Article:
This is an excerpt from The Art of Agile Development, Second Edition. Visit the Second Edition home page for additional excerpts and more!
This excerpt is copyright 2007, 2021 by James Shore and Shane Warden. Although you are welcome to share this link, do not distribute or republish the content without James Shore’s express written permission.
We know how much work we can sign up for.
Teams using iterations are supposed to finish every story in every iteration. But how do they know how much to sign up for? That’s where capacity comes in. Capacity is a prediction of how much the team can reliably accomplish in a single iteration.
Capacity is only for predicting what you can include in your next iteration. If you need to predict when a particular set of stories will be released, see the “Forecasting” practice instead.
If you’re using continuous flow rather than iterations, you don’t need to worry about capacity. You’ll just start new stories when the previous ones are finished.
Capacity was originally called velocity. I don’t use that term anymore because “velocity” implies a level of control that doesn’t exist. Think of a car: it’s easy to increase the velocity; just press the gas pedal. But if you want to increase the car’s capacity, you need to make much more drastic changes. Team capacity is the same. It’s not easily changed.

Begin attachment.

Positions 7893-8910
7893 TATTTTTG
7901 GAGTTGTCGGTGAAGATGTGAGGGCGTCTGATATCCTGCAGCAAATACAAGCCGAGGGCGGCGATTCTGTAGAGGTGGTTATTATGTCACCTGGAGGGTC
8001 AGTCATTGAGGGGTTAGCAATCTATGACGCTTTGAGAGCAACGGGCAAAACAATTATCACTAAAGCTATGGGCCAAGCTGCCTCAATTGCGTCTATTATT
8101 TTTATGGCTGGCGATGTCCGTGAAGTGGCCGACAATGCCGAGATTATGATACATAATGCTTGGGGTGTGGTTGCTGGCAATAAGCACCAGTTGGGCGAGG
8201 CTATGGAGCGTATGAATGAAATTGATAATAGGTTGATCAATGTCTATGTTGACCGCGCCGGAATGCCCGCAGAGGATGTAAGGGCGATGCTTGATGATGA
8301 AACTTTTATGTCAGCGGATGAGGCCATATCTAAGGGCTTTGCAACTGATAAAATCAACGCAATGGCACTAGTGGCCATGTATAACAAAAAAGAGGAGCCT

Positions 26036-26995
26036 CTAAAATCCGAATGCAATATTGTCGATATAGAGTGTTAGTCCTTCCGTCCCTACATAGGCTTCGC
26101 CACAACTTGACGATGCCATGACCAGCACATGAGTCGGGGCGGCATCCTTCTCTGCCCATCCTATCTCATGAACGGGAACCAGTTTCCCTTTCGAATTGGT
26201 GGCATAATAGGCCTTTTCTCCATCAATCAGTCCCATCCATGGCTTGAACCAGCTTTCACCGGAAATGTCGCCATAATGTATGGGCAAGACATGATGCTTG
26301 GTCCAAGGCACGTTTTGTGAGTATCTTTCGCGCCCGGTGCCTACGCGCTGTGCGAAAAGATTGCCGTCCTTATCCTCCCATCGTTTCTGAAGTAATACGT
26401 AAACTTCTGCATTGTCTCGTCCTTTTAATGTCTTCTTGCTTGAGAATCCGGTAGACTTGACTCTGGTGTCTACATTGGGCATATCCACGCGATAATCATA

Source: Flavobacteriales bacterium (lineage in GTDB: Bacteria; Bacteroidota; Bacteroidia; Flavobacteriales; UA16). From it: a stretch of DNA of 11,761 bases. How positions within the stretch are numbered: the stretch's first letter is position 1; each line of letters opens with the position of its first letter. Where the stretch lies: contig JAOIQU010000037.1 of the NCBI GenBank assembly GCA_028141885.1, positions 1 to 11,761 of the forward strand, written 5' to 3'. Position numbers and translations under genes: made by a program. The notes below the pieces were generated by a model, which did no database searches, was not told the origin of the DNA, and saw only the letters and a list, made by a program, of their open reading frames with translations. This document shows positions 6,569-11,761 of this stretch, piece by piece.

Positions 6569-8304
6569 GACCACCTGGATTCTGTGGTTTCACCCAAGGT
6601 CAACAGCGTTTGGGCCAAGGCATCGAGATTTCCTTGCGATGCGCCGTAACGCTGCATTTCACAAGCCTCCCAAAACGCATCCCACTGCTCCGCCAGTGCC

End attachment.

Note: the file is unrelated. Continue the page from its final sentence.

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In this Section
- Yesterday’s Weather
- Capacity and the Iteration Timebox
- Stabilizing Capacity
- Sidebar: Why Estimate Accuracy Doesn’t Matter
- Estimating Stories
- Sidebar: A Conversational Estimate
- Conversational estimating
- Affinity estimating
- When Estimating Is Difficult
- Defending Estimates
- Your Initial Capacity
- How to Improve Capacity
- Improve internal quality
- Improve customer skills
- Support energized work
- Offload duties
- Support the constraint
- Provide needed resources
- Add people (carefully)
- Capacity Is Not Productivity
- Cargo Cult: Gotta Go Fast
- Alternatives and Experiments